Red cotton sateen, padded and quilted with small lozenges sewn in white; metal busks down centre front opening, fastening with four metal catches; straight top edge, pointed waistline; fronts each in one section with two gussets for bust each side and separate section over hips; two parallel bones each side of front, three parallel bones further to each side; back in one section each side of centre opening, top edge higher than front, two parallel bones at each centre back edge and eleven metal eyelet holes for lacing, the fourth and fifth from the bottom closer together, laced with fawn silk braid; three diagonal bones from top edge each side to centre back waist; gusset for hips; top edge trimmed white lace, bottom edge bound red and white twilled tape.
Quilting is a craft or technique so old that its origins seem to stretch into deepest history. Basic quilting consists of two layers of outer fabric stitched over a lining of softer padding, although cord or thick thread can also be used to form the raised pattern. It was certainly known to the Romans, and the noun "quilt" is derived from the latin "culcita" meaning mattress filled with feathers or soft wool. In the Europe of the Middle Ages, quilting was much used for jerkins or vests worn under heavy armour, or as an actual padded lining to it. By the eighteenth century, quilted garments were popular for warmth and as protection against draughts. Women's decorative petticoats were particularly common, but also cloaks, caps and sleeveless bodices or jumps, as well as bed covers, men's waistcoats, children's caps and staybands and baby's robes. Some items were ready-made in workshops or by outworkers, particularly bed quilts and women's silk petticoats. The London Tradesman (1747) wrote that "quilted petticoats are made mostly by women, and some men, who are employed by the shops but earn little." Designs tended to be either simple geometrics like diamond panes, or more fluid stylised flowers, leaves and feathers; and cotton, linen or silk could provide the outer layer. Sometimes quilted pieces could also be printed or painted to add another decorative veneer, as in the main image from a quilted cloak. In essence, it is a technique which perfectly marries the decorative with the practical.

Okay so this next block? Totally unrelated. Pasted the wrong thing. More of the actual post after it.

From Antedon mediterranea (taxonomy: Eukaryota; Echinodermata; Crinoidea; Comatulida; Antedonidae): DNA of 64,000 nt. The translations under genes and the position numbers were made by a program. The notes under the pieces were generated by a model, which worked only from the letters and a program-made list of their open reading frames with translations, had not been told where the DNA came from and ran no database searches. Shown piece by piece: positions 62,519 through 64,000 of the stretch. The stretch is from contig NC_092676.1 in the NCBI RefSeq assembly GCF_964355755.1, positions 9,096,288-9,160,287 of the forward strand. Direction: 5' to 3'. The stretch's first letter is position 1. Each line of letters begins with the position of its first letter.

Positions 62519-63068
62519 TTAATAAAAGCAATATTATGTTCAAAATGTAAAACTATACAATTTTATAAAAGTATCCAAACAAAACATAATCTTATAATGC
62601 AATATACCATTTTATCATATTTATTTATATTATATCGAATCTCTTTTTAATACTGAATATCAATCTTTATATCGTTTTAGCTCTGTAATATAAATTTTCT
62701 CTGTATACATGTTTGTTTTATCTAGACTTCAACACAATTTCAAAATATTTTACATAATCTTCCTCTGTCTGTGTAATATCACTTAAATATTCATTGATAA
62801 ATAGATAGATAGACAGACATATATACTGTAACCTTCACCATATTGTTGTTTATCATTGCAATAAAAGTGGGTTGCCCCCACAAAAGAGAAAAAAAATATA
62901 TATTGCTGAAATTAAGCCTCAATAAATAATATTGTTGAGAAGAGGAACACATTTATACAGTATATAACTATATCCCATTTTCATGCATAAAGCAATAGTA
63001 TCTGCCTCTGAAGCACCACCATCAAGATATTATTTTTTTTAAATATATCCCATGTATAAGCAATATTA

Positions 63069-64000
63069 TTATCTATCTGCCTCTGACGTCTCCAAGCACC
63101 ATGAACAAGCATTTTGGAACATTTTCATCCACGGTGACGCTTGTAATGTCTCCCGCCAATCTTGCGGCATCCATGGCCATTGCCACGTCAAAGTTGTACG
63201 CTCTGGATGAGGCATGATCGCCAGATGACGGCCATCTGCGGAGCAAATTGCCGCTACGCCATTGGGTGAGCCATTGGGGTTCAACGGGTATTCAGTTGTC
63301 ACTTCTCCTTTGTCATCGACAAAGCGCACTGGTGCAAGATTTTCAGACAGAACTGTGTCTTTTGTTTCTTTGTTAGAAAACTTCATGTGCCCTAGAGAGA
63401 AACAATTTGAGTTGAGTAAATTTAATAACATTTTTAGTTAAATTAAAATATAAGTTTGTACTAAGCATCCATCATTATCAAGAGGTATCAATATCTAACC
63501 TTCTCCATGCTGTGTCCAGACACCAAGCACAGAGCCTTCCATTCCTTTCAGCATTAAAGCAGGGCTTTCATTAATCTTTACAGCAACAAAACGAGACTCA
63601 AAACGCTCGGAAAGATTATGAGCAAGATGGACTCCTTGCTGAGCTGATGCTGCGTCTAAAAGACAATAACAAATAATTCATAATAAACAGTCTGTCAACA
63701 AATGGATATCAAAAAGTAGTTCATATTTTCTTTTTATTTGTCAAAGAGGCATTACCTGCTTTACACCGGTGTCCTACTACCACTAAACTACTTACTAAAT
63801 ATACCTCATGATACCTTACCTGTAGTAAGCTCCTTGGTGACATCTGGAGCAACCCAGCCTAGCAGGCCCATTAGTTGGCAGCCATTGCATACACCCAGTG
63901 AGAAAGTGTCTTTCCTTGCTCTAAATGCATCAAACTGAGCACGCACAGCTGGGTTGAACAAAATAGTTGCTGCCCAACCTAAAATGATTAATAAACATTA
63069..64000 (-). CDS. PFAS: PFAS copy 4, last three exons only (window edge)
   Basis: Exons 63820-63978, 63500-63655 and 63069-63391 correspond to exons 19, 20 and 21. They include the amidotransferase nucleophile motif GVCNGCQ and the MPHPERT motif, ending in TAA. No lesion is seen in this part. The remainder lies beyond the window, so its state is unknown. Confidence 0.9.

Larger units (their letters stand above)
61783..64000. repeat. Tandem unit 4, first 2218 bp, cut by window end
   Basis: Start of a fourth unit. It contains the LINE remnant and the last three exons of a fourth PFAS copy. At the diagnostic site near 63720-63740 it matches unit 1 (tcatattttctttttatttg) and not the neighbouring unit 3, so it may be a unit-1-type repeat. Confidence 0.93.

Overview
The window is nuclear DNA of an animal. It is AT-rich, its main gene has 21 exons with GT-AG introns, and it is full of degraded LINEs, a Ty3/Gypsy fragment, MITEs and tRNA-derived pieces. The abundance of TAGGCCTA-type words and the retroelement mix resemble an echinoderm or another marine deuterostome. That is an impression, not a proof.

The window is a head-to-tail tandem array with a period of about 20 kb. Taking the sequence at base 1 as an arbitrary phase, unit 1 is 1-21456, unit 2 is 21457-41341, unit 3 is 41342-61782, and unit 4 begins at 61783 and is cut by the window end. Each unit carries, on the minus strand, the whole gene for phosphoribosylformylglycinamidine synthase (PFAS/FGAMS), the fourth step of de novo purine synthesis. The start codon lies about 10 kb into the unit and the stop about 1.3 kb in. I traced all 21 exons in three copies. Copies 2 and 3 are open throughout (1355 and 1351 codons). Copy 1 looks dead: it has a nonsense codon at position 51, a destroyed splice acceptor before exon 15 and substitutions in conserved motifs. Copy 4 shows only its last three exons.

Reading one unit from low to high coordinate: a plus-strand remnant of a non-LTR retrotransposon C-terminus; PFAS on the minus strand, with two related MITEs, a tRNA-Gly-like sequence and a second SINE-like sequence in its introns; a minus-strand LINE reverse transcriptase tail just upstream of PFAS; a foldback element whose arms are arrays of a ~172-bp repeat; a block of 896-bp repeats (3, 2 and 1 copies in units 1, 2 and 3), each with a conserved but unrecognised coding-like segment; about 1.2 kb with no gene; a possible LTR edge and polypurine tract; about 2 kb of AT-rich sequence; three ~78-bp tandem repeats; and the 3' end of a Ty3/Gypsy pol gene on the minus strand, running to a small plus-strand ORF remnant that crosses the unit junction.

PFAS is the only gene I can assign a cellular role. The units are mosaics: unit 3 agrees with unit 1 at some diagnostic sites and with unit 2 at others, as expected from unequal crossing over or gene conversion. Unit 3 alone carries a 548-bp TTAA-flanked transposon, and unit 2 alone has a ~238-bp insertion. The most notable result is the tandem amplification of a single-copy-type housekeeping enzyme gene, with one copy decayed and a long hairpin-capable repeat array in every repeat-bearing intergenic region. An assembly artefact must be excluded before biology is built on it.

Place of creation
© Manchester Art Gallery